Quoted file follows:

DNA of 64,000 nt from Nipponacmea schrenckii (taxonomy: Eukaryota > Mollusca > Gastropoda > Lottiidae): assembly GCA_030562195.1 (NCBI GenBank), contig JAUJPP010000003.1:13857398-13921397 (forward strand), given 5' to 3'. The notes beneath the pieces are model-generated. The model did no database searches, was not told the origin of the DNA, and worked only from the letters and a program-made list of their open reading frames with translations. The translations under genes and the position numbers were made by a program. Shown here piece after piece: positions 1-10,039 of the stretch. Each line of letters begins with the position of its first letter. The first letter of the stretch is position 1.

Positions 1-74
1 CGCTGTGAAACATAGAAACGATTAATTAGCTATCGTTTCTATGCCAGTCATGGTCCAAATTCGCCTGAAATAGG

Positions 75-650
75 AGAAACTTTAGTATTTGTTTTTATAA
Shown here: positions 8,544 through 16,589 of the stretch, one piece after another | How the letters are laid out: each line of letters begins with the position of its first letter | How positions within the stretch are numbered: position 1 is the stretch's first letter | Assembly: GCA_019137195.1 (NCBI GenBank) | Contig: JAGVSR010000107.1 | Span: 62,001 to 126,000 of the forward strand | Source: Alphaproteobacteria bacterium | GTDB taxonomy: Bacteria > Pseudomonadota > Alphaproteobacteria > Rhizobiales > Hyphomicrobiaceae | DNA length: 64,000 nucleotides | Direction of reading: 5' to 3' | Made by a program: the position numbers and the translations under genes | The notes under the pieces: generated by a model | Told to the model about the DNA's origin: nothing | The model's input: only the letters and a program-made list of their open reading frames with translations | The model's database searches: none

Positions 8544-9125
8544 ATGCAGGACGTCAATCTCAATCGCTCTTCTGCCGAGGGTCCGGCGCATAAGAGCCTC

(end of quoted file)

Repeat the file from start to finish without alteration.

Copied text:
DNA of 64,000 nt from Nipponacmea schrenckii (taxonomy: Eukaryota > Mollusca > Gastropoda > Lottiidae): assembly GCA_030562195.1 (NCBI GenBank), contig JAUJPP010000003.1:13857398-13921397 (forward strand), given 5' to 3'. The notes beneath the pieces are model-generated. The model did no database searches, was not told the origin of the DNA, and worked only from the letters and a program-made list of their open reading frames with translations. The translations under genes and the position numbers were made by a program. Shown here piece after piece: positions 1-10,039 of the stretch. Each line of letters begins with the position of its first letter. The first letter of the stretch is position 1.

Positions 1-74
1 CGCTGTGAAACATAGAAACGATTAATTAGCTATCGTTTCTATGCCAGTCATGGTCCAAATTCGCCTGAAATAGG

Positions 75-650
75 AGAAACTTTAGTATTTGTTTTTATAA
Shown here: positions 8,544 through 16,589 of the stretch, one piece after another | How the letters are laid out: each line of letters begins with the position of its first letter | How positions within the stretch are numbered: position 1 is the stretch's first letter | Assembly: GCA_019137195.1 (NCBI GenBank) | Contig: JAGVSR010000107.1 | Span: 62,001 to 126,000 of the forward strand | Source: Alphaproteobacteria bacterium | GTDB taxonomy: Bacteria > Pseudomonadota > Alphaproteobacteria > Rhizobiales > Hyphomicrobiaceae | DNA length: 64,000 nucleotides | Direction of reading: 5' to 3' | Made by a program: the position numbers and the translations under genes | The notes under the pieces: generated by a model | Told to the model about the DNA's origin: nothing | The model's input: only the letters and a program-made list of their open reading frames with translations | The model's database searches: none

Positions 8544-9125
8544 ATGCAGGACGTCAATCTCAATCGCTCTTCTGCCGAGGGTCCGGCGCATAAGAGCCTC